Allied cluster bombs blamed for 1,000 deaths in Iraq

Andrew Buncombe
Friday 12 December 2003 01:00
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More than 1,000 civilians were killed or wounded by cluster bombs used by American and British forces in the invasion of Iraq, and Iraqis are still being killed and maimed by the munitions months after they were dropped.

In March and April, cluster bombs used in populated areas were responsible for more civilian casualties than any other weapon, said a report published today. On one day, 31 March, 33 civilians were killed and 109 injured by the bomblets dropped on of Hillah, 60 miles south of Baghdad.

The report, by Human Rights Watch (HRW), says American and British forces used nearly 13,000 cluster bombs, often in populated areas. The weapons, packed with small bomblets, some with time delays, have a failure rate of 5 per cent and the unexploded bomblets can lie in the ground for months until set off by a passer-by or a vehicle. Experience from other conflicts, including the US-led war in Afghanistan, has shown the unexploded, yellow bombs attract curious children.

Kenneth Roth, HRW's executive director, said: "Coalition forces tried to avoid killing Iraqis who weren't in combat. But the deaths of hundreds of civilians could have been prevented. Every death of a civilian in wartime is a terrible tragedy but focusing on the exact number of deaths misses the point. The point is that the US military should not have been using these methods of warfare.

"The way cluster bombs were used in Iraq represents a big step backwards for the US military. US ground forces need to learn the lesson the air force seems to have adopted: cluster munitions cannot be used in populated areas without huge loss of civilian life."

At least nine nations have used cluster bombs, which do not discriminate between military and civilian targets. In April, the Ministry of Defence said that it had dropped 50 cluster munitions in Iraq, leaving 800 unexploded bomblets. Independent figures suggest that British forces used 70 air-launched cluster bombs and 2,100 ground-launched.

Geoff Hoon, the Secretary of State for Defence, had defended their use, saying they were "perfectly legal" and "entirely legitimate".

But critics say the weapons were routinely used during the invasion in populated areas, rather than in any defensive capacity or against enemy soldiers. The HRW report says its researchers visited 10 Iraqi cities between 29 April and 1 June, and found neighbourhoods littered with unexploded bomblets. It estimates that the 13,000 cluster bombs dropped contained two million bomblets.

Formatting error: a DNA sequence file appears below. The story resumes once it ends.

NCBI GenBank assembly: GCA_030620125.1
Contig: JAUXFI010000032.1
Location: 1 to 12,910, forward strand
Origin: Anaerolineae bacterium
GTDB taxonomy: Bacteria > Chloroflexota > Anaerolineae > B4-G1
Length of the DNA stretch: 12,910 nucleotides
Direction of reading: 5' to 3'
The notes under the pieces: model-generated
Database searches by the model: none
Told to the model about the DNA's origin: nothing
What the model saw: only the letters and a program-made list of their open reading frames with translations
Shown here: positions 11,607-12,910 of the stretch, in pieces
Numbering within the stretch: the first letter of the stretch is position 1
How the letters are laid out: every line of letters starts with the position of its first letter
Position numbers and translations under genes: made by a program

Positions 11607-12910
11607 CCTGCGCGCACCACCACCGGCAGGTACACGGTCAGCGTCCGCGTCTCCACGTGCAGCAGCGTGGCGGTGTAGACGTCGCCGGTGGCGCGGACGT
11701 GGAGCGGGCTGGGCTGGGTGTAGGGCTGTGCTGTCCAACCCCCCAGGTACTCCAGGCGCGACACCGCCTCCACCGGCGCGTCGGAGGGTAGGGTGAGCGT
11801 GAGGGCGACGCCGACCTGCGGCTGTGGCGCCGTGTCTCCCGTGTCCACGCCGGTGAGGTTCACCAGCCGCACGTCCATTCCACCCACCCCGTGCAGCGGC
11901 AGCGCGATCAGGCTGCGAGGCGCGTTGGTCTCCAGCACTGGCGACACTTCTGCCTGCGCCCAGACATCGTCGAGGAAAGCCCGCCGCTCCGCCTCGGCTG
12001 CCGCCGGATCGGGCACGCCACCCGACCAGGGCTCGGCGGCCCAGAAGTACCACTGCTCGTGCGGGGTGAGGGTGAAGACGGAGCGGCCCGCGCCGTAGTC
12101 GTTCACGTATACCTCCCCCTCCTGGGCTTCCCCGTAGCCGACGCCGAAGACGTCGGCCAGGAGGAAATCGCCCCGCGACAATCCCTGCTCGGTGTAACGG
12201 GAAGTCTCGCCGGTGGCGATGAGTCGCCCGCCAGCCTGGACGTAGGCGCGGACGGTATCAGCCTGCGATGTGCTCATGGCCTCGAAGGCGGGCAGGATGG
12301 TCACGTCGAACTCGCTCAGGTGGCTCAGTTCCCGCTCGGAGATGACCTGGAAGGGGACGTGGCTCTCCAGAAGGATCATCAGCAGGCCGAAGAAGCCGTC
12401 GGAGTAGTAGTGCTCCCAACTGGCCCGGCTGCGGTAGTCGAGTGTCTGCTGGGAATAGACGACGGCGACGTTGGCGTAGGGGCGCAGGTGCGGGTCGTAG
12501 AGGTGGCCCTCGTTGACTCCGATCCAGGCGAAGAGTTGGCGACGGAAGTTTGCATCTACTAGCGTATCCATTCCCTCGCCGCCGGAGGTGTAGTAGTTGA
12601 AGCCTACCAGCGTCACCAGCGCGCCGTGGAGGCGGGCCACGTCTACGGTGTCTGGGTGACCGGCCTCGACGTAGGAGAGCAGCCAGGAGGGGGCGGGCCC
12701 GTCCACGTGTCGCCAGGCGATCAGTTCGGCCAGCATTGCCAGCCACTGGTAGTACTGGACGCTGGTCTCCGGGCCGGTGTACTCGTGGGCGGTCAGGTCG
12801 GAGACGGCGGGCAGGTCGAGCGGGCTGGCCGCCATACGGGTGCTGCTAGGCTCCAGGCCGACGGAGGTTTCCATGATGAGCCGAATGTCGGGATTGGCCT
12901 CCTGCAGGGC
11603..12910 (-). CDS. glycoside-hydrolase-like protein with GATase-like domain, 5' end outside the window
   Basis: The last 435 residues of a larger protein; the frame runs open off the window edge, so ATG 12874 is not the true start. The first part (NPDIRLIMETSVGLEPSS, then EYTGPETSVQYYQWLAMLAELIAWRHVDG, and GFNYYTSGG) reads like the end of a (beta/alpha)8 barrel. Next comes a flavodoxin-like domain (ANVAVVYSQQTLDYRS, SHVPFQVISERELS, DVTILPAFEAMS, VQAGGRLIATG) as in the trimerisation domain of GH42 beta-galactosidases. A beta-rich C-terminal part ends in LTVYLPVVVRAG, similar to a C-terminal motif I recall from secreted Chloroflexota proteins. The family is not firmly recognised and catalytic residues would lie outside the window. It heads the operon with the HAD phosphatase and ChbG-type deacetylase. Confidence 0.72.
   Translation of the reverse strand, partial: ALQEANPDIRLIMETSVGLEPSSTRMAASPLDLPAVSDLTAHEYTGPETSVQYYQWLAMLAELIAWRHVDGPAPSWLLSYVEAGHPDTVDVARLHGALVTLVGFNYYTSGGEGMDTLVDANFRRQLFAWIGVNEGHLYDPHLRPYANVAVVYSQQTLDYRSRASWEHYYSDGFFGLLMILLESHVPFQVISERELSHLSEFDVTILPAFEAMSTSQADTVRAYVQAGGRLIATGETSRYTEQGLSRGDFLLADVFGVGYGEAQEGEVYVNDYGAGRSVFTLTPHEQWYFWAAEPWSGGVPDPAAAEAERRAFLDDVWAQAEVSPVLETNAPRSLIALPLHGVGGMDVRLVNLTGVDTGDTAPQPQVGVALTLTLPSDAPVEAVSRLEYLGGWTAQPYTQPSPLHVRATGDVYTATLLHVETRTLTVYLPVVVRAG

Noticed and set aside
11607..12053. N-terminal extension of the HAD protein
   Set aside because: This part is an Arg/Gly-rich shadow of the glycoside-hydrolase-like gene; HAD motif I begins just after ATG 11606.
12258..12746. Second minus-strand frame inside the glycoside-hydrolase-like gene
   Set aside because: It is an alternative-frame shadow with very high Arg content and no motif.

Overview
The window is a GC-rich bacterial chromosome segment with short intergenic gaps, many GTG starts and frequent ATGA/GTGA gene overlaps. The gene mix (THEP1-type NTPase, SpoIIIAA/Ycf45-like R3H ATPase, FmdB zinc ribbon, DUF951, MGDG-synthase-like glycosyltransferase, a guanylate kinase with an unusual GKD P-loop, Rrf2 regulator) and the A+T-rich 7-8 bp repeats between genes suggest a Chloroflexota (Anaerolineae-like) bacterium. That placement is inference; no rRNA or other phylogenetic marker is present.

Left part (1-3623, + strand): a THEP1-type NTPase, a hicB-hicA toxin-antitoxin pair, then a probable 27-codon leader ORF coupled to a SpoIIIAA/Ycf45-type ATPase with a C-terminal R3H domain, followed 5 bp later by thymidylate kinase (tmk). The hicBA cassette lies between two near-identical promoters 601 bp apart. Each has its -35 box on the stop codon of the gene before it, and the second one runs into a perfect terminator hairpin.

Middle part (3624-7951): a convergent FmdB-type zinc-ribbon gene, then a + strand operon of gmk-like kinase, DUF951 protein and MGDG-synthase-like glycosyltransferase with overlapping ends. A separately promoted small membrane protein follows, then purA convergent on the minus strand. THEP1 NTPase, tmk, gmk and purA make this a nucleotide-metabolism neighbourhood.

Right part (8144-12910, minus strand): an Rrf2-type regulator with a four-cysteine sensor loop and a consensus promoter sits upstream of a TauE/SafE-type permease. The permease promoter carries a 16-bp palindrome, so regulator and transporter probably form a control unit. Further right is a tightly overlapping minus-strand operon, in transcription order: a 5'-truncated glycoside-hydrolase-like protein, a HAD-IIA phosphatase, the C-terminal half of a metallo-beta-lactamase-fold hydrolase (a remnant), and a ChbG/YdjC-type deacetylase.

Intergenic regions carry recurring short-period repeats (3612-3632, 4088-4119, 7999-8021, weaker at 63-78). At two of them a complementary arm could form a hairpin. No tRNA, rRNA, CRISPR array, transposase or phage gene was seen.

In a hospital in Hillah, a doctor told the HRW researchers that 90 per cent of the casualties he had treated during the war were injured by cluster munitions. Last night, Bonnie Docherty, a HRW spokeswoman in Washington, said that civilians were still being killed by unexploded or "dud" cluster munitions dropped during the war. "The dud problem is big, particularly given that the munitions were used in populated areas," she said.

There have been various moves to regulate the use of cluster munitions. Glenda Jackson MP, a former Labour minister, told The Independent that she had sought information from the MoD on whether it knew where unexploded cluster munitions were, and what was being done to prevent them injuring civilians. "The response was very general," she said.

A meeting of UN bodies and NGOs in November issued a statement that read: "Routinely, an estimated 5 per cent to 30 per cent of cluster munitions fail to explode ... either penetrating the ground or remaining on the surface. Those under ground can impede the safe cultivation of land ... This is the case in Laos, Cambodia and Vietnam where they still pose a terrible threat, 30 years after the end of conflicts."

During the war in Afghanistan in 2001, US forces had to broadcast messages to Afghan civilians who were mistaking the bright yellow munitions for humanitarian aid packages, which were the same size and colour.

**An American soldier was killed and 14 wounded when a suicide car bomb exploded outside a military base near Ramadi, west of Baghdad. In central Baghdad, the main American headquarters was also attacked with three or four blasts rocking the compound around midnight.

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